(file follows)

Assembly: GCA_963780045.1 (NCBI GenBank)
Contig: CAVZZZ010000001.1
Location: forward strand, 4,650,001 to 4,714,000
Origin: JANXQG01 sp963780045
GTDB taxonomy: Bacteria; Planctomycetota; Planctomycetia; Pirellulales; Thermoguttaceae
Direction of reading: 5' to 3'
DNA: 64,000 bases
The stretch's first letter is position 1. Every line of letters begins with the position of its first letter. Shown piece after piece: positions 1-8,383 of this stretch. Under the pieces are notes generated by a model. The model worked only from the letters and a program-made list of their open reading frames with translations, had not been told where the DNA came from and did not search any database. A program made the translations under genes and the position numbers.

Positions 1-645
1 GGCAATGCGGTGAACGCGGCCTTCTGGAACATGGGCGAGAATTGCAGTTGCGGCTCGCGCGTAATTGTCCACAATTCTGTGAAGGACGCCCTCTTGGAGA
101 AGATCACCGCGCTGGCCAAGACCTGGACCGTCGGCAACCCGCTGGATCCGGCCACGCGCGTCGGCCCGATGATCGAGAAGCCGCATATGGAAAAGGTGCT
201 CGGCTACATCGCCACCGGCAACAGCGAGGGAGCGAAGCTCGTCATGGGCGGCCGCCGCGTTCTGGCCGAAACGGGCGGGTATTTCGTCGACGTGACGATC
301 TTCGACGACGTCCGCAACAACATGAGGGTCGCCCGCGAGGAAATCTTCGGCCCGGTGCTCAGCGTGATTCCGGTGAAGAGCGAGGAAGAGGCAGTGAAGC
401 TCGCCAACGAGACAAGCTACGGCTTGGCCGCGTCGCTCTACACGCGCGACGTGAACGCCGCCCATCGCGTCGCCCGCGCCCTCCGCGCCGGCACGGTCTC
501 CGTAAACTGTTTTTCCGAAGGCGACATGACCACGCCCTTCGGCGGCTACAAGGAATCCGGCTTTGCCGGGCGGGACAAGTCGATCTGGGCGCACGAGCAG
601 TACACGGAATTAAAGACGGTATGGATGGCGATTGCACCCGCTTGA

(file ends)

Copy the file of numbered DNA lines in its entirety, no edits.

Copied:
Assembly: GCA_963780045.1 (NCBI GenBank)
Contig: CAVZZZ010000001.1
Location: forward strand, 4,650,001 to 4,714,000
Origin: JANXQG01 sp963780045
GTDB taxonomy: Bacteria; Planctomycetota; Planctomycetia; Pirellulales; Thermoguttaceae
Direction of reading: 5' to 3'
DNA: 64,000 bases
The stretch's first letter is position 1. Every line of letters begins with the position of its first letter. Shown piece after piece: positions 1-8,383 of this stretch. Under the pieces are notes generated by a model. The model worked only from the letters and a program-made list of their open reading frames with translations, had not been told where the DNA came from and did not search any database. A program made the translations under genes and the position numbers.

Positions 1-645
1 GGCAATGCGGTGAACGCGGCCTTCTGGAACATGGGCGAGAATTGCAGTTGCGGCTCGCGCGTAATTGTCCACAATTCTGTGAAGGACGCCCTCTTGGAGA
101 AGATCACCGCGCTGGCCAAGACCTGGACCGTCGGCAACCCGCTGGATCCGGCCACGCGCGTCGGCCCGATGATCGAGAAGCCGCATATGGAAAAGGTGCT
201 CGGCTACATCGCCACCGGCAACAGCGAGGGAGCGAAGCTCGTCATGGGCGGCCGCCGCGTTCTGGCCGAAACGGGCGGGTATTTCGTCGACGTGACGATC
301 TTCGACGACGTCCGCAACAACATGAGGGTCGCCCGCGAGGAAATCTTCGGCCCGGTGCTCAGCGTGATTCCGGTGAAGAGCGAGGAAGAGGCAGTGAAGC
401 TCGCCAACGAGACAAGCTACGGCTTGGCCGCGTCGCTCTACACGCGCGACGTGAACGCCGCCCATCGCGTCGCCCGCGCCCTCCGCGCCGGCACGGTCTC
501 CGTAAACTGTTTTTCCGAAGGCGACATGACCACGCCCTTCGGCGGCTACAAGGAATCCGGCTTTGCCGGGCGGGACAAGTCGATCTGGGCGCACGAGCAG
601 TACACGGAATTAAAGACGGTATGGATGGCGATTGCACCCGCTTGA